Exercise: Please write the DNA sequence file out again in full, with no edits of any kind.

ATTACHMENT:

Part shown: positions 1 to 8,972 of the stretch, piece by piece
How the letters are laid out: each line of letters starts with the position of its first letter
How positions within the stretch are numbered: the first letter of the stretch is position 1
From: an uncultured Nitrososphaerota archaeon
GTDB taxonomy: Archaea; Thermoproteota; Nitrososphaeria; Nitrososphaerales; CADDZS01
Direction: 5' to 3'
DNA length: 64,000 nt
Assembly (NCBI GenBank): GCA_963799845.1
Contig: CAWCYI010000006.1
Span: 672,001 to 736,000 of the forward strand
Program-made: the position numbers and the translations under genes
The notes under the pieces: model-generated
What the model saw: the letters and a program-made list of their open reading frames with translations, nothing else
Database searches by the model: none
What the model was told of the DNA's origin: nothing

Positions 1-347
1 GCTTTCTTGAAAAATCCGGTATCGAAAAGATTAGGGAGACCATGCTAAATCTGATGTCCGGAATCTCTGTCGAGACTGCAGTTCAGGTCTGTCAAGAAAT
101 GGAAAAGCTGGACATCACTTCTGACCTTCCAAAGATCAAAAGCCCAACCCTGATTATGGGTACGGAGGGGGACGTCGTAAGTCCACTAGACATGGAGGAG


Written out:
Part shown: positions 1 to 8,972 of the stretch, piece by piece
How the letters are laid out: each line of letters starts with the position of its first letter
How positions within the stretch are numbered: the first letter of the stretch is position 1
From: an uncultured Nitrososphaerota archaeon
GTDB taxonomy: Archaea; Thermoproteota; Nitrososphaeria; Nitrososphaerales; CADDZS01
Direction: 5' to 3'
DNA length: 64,000 nt
Assembly (NCBI GenBank): GCA_963799845.1
Contig: CAWCYI010000006.1
Span: 672,001 to 736,000 of the forward strand
Program-made: the position numbers and the translations under genes
The notes under the pieces: model-generated
What the model saw: the letters and a program-made list of their open reading frames with translations, nothing else
Database searches by the model: none
What the model was told of the DNA's origin: nothing

Positions 1-347
1 GCTTTCTTGAAAAATCCGGTATCGAAAAGATTAGGGAGACCATGCTAAATCTGATGTCCGGAATCTCTGTCGAGACTGCAGTTCAGGTCTGTCAAGAAAT
101 GGAAAAGCTGGACATCACTTCTGACCTTCCAAAGATCAAAAGCCCAACCCTGATTATGGGTACGGAGGGGGACGTCGTAAGTCCACTAGACATGGAGGAG